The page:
Once you learn how to create linked clones, you will need to figure out a way to customize every clone you create. Unfortunately, I can't help you here, since our dev is all Linux, and customizing a Linux clone is trivial (for starters, none of that sysprep mess), but I know that automated Windows customization is still doable - basically, you have to accomplish the same thing that vCenter does when you create a regular clone of a Windows VM with vCenter Client.

This is not going to be a simple project, it took us a few weeks to get everything up and running smoothly, but now we can recreate our complete dev environment in a matter of minutes, while having to manage (patching, code and db schema updates, new app deployment) only two master VMs.

I'm not going to talk about hardware here, since it all depends on your specific needs: the size and number of servers, the developers' expectations regarding performance etc. Feel free to browse Serverfault for design recommendations for vSphere environments, you'll find plenty of good advice.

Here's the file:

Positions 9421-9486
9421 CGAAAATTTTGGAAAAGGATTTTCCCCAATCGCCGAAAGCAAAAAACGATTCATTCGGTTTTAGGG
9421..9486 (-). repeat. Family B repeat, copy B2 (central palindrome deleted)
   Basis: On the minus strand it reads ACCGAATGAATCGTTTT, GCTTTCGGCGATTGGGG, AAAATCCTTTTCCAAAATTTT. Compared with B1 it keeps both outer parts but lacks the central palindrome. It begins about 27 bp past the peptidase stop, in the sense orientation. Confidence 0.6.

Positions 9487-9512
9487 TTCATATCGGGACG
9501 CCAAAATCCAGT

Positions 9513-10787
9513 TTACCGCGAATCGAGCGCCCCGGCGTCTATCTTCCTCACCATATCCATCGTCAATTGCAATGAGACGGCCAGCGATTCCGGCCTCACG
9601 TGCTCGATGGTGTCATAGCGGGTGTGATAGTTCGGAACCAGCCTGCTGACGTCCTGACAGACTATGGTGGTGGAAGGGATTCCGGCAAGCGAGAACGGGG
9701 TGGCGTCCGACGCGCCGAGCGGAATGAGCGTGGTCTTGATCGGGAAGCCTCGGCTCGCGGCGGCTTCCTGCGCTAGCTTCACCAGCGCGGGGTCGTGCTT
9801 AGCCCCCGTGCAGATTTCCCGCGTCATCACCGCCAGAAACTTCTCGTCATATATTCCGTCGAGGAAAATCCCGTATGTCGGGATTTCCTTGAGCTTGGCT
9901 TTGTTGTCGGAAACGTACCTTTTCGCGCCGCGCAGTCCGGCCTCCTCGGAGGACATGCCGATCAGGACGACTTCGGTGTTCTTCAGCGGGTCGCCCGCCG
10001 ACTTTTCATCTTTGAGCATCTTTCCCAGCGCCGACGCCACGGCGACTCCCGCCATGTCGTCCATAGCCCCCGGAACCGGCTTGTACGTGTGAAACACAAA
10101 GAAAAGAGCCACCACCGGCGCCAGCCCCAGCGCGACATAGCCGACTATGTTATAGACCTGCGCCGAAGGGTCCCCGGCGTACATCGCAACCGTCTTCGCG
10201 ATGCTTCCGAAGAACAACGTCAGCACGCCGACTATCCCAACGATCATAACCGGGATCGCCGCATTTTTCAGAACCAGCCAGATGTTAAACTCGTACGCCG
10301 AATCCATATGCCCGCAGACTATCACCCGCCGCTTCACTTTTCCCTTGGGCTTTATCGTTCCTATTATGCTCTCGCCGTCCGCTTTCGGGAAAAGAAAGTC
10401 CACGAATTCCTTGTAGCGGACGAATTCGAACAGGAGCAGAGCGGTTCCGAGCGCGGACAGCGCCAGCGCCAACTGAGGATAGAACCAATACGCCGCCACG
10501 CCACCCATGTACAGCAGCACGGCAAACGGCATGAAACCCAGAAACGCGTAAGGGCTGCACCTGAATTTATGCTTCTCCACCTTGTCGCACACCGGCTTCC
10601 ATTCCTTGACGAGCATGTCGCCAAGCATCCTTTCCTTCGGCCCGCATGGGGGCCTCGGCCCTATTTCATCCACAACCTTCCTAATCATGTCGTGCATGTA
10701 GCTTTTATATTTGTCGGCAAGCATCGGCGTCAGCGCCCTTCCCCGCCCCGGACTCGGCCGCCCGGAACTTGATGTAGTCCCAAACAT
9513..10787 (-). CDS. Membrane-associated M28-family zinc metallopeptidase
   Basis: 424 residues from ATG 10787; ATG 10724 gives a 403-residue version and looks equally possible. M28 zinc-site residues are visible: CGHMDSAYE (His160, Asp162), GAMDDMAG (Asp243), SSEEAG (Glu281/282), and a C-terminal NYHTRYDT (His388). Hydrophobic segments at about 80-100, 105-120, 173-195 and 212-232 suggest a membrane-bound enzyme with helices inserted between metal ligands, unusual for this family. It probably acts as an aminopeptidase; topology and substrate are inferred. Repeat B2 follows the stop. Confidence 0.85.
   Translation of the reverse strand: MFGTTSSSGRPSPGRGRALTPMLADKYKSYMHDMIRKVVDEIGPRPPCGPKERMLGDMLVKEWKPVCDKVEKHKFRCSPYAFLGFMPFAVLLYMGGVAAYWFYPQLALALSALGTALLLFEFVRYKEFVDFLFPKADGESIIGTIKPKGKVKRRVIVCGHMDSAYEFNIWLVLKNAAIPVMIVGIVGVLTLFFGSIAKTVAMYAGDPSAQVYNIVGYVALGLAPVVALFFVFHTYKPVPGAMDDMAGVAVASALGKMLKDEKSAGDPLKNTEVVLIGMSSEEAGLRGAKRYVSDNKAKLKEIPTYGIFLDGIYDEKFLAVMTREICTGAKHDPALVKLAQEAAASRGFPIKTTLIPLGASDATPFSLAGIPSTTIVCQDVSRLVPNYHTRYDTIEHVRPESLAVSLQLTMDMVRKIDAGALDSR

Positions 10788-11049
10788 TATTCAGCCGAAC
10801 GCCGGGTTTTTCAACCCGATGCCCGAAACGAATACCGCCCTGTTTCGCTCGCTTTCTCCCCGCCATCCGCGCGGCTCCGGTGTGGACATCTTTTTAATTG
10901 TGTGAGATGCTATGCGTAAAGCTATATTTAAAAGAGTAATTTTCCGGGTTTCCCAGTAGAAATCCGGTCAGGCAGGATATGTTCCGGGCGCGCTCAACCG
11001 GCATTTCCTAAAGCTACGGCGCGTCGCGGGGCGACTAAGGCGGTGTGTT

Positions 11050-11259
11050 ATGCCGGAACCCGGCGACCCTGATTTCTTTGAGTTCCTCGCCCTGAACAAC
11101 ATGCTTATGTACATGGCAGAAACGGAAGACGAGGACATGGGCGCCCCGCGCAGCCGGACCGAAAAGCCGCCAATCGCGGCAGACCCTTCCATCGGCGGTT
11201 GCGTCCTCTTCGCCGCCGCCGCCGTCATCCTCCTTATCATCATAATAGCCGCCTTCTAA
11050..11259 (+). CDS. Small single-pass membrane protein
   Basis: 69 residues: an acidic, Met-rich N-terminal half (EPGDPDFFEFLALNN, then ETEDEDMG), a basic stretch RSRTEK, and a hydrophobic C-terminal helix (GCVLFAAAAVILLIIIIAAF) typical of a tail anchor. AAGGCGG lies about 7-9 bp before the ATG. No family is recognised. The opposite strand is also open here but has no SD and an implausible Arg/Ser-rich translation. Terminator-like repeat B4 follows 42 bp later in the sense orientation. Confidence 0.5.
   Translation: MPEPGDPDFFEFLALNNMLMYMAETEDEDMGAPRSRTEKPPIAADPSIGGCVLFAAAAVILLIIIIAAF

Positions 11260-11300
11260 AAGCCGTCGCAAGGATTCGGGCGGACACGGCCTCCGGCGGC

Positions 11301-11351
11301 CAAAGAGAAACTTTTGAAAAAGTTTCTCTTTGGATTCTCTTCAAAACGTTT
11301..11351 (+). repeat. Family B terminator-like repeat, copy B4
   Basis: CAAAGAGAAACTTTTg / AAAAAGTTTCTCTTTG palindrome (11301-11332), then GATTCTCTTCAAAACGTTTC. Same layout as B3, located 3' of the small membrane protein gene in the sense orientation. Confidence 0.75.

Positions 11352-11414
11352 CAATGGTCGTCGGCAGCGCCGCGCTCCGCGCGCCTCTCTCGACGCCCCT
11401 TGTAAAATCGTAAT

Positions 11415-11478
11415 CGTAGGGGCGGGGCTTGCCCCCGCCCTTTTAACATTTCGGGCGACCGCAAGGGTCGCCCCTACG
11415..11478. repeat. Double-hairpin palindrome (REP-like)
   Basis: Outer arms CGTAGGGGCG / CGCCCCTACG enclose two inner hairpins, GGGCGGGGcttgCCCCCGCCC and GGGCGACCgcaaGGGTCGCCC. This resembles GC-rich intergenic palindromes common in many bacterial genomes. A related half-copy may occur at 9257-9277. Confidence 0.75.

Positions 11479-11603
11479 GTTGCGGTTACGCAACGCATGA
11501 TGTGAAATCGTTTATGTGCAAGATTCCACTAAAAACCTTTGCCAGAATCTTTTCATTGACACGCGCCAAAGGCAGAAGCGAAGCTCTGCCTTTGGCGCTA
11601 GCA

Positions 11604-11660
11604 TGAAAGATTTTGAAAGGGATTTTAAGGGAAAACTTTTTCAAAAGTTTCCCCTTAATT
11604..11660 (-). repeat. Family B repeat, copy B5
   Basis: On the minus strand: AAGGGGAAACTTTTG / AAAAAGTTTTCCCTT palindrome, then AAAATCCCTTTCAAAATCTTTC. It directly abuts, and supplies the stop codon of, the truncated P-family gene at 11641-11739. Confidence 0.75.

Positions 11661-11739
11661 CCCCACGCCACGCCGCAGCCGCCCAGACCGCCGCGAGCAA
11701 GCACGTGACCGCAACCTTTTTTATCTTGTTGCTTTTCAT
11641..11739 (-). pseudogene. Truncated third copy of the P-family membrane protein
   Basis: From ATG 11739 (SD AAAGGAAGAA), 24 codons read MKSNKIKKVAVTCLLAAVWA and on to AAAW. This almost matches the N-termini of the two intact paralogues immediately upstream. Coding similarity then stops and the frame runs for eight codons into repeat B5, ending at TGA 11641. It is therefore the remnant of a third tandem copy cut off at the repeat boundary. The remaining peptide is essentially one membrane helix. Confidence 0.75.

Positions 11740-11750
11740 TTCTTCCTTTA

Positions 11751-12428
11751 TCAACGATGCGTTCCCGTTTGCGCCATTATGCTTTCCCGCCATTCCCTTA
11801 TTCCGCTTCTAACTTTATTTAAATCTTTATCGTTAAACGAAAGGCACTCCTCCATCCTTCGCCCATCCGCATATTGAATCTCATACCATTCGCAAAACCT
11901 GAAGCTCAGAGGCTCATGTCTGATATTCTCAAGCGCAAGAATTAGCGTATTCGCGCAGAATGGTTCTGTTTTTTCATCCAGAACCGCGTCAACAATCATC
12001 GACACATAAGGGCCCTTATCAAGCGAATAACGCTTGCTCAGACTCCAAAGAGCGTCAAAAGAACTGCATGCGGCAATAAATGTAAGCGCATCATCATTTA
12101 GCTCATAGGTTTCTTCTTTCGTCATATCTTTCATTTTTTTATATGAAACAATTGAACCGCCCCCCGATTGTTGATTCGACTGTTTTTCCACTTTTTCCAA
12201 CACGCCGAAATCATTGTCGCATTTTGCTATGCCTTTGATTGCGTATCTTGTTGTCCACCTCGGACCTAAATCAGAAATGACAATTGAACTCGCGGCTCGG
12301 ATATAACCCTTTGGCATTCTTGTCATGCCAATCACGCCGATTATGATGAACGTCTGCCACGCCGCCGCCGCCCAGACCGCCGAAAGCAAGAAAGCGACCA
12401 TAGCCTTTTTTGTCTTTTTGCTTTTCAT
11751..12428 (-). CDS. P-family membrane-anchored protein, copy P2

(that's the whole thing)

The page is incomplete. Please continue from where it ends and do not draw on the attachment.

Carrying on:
As a P.S., since I doubt this is a cost-effective path for any but the largest development houses, but would be inappropriate to omit: if you have tons of money, you can achieve View-like results with any OS using vCloud Director:

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"use by VMware View (which does exactly what you want, but is not compatible with Windows Server OS)" ... well, the build server is 2003R2 at the moment, because that made sense for a single physical server. However, all build tools also run on XP (because that's what developers use(ed - now Win7 for devs, just a few XP dev boxes left, but still all tools work on XP). So we certainly could switch to XP for the build nodes. Could you elaborate a bit on VMware View, or will I be able to make sense of what VMware puts on their site? ;-) – Martin Mar 21 '12 at 18:16